Cuthona genovae
O'Donoghue, 1926

Family: Tergipedidae


Relatively common in the Mediterranean Sea. Also occurs in the east Atlantic as far north as Western Ireland.


Illa Mateua, L'Escala, Costa Brava, Spain. September 19, 2008  The animal was feeding on the leaves of the plant Posidonia oceanica, in less than 5 meters of depth. Estimated size is less than 10 mm. Photo: Miquel Pontes.

Small tergipedid aeolid growing to approx. 6 mm in length. The body is translucent clear with a pattern opaque white pigmentation, either as a fine dusting or a scattering of larger white spots. There is a distinctive symmetrical pattern of orange streaks, one each side running from the oral tentacles to the anterior base of the rhinophores, another from the posterior base of the rhinophores to the first ceratal cluster, and a third which runs back from the first ceratal cluster to the second and then angles in behind the heart to meet its counterpart from the other side in the midline. There is also an orange band running across the front of the head between the oral tentacles. In some cases the orange pigmentation is not clear and the places where they normally occur appear as a dark translucent clear streak, devoid of white pigmentation. There is usually a broad yellow median band running from between the rhinophores back to the heart. The upper half of the rhinophores and oral tentacles are yellow and the lower half is opaque white, with a uncoloured band between them. Both the rhinophores and oral tentacles can have an thin subapical orange band. The cerata have a broad subapical yellow band and can alsos have a thin orange band on the upper edge of the yellow. The rest of the ceratal wall is translucent clear, sometimes with patches of white dusting or white spots. The background colour of the cerata range from dark brown to almost yellow depending on the contents of the ceratal digestive gland.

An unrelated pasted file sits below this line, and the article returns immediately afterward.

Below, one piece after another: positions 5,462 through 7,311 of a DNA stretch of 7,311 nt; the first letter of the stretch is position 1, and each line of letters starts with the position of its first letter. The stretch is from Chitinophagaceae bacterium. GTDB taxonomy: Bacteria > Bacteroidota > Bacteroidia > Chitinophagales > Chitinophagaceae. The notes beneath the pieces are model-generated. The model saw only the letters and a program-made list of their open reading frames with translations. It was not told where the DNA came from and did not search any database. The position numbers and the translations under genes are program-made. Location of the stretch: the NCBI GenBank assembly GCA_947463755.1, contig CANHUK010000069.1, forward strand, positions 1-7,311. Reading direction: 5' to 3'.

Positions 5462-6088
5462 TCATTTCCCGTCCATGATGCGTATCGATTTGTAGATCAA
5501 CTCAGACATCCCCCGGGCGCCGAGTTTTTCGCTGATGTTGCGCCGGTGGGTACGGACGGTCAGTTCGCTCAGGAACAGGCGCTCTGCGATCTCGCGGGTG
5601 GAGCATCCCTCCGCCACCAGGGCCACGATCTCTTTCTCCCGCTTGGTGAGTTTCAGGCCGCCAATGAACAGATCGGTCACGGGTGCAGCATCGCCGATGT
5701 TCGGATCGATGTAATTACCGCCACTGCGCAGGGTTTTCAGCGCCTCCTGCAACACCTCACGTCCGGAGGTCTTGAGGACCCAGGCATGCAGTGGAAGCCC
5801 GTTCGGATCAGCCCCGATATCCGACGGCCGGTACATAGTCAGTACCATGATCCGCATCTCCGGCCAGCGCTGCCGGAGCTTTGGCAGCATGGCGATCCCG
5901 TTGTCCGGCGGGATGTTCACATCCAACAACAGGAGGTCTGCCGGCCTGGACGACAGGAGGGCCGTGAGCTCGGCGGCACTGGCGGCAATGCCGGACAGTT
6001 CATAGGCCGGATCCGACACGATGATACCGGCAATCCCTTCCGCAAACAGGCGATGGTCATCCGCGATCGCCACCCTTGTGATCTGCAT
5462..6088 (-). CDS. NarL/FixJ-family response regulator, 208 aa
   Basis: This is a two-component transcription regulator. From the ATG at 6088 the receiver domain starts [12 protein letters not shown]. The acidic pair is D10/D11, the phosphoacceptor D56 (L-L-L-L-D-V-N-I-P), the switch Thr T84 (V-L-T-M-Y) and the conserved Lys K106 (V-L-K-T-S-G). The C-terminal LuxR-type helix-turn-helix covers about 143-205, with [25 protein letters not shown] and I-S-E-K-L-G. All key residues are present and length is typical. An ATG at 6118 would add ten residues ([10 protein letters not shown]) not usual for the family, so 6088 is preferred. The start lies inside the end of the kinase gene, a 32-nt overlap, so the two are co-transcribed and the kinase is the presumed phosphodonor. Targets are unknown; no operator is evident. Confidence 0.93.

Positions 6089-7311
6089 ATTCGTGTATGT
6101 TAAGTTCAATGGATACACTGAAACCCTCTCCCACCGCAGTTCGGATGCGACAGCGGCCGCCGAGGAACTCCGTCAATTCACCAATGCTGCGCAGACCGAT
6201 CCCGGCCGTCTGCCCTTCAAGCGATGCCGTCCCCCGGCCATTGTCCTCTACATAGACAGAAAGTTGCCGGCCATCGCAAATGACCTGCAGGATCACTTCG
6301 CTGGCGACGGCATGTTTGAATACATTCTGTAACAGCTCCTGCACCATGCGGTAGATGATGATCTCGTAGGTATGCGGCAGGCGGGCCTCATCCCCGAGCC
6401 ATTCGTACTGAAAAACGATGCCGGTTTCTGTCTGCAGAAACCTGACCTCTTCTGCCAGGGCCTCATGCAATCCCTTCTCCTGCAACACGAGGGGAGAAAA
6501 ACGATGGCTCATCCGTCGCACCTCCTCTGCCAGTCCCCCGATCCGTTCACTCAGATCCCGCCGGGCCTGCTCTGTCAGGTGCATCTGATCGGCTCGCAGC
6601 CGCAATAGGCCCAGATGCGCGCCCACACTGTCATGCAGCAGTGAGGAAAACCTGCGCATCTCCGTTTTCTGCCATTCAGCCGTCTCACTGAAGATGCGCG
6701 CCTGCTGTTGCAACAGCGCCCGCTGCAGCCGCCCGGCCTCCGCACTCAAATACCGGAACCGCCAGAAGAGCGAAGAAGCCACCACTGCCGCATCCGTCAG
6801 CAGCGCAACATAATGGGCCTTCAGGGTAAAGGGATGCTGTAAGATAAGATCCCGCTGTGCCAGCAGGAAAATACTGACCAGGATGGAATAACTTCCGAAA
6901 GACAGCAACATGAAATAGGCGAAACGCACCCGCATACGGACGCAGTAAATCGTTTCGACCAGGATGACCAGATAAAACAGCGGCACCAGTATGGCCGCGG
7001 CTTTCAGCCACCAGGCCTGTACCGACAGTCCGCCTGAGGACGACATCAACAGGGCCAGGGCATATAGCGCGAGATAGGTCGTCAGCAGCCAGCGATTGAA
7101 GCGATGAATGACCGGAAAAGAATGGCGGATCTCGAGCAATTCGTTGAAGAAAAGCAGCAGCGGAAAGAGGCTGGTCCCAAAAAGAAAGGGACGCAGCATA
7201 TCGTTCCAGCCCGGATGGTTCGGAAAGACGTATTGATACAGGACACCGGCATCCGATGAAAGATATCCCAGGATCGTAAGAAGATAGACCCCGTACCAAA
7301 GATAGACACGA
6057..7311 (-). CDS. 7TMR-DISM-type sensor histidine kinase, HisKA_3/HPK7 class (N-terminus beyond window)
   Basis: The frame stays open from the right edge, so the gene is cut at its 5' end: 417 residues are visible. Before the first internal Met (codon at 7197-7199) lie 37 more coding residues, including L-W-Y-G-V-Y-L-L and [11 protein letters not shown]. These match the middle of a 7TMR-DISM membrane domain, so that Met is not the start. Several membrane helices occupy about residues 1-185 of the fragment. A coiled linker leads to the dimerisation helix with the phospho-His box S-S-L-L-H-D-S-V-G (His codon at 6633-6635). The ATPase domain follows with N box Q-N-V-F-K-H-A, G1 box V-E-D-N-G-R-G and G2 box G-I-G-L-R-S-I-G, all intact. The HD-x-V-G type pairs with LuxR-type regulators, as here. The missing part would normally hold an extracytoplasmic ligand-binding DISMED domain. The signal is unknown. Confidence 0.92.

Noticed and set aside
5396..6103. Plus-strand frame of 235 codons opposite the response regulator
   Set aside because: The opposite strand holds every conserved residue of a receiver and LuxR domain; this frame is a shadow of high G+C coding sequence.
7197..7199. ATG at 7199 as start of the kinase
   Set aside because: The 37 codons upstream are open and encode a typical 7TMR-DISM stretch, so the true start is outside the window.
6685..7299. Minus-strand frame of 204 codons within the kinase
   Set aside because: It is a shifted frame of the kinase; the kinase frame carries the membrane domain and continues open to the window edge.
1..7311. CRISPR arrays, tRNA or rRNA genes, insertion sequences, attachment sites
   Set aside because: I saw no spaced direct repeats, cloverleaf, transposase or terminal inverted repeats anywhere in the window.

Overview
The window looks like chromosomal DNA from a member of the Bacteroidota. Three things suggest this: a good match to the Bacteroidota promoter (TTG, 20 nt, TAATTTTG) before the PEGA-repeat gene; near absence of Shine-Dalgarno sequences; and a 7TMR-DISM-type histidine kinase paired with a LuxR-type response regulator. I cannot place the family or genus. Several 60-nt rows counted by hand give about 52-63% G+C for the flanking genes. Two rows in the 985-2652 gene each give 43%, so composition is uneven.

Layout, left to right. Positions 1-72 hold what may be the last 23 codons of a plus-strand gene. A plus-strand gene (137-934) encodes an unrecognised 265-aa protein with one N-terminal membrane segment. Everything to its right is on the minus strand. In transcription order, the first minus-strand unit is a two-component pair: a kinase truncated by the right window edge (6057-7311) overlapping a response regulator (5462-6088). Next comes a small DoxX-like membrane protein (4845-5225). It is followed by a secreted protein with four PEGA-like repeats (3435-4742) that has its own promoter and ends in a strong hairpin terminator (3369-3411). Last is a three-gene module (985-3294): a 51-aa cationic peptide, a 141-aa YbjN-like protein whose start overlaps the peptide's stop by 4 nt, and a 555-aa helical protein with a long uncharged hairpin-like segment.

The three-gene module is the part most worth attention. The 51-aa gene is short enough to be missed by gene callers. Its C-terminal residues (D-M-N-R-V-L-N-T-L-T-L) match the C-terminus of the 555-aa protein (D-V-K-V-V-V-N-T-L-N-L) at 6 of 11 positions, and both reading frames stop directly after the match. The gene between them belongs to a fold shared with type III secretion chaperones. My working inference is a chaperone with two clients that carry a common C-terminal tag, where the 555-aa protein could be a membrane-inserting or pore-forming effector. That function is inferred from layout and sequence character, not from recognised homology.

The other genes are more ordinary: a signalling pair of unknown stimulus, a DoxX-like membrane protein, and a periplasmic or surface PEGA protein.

For many years it has been confused with Trinchesia foliata which is similar in colour but lacks the median yellow line. It differs in the shape of the radular teeth (Bouchet, 1976).

  • Bouchet, P. (1976) Trinchesia genovae (O'Donoghue, 1926) éolidien méconnu du littoral Méditerranéen. Beaufortia, Zoological Museum Univ. Amsterdam 26: 235-242 .
  • Brown, G.H. (1980) The British species of the aeolidiacean family Tergipedidae (Gastropoda: Opisthobranchia) with a discussion of the genera. Zoological Journal of the Linnean Society 69: 225-255
  • Miller, M. C. (1961) Distribution and food of the nudibranchiate Mollusca of the south of the Isle of Man. Journal of Animal Ecology, 30: 95-116.
  • Miller, M. C. (2004) An appraisal of the identity of the New Zealand species of the aeolid family Tergipedidae (Gastropoda: Opisthobranchia). Journal of Natural History 38: 1183-1192.
  • Picton, B. E. and Morrow, C. C. (1994) A Field Guide to the Nudibranchs of the British Isles. London, Immel Publishing Ltd.  143pp.
Authorship details
Rudman, W.B., 2008 (May 1) Cuthona genovae O'Donoghue, 1926. [In] Sea Slug Forum. Australian Museum, Sydney. Available from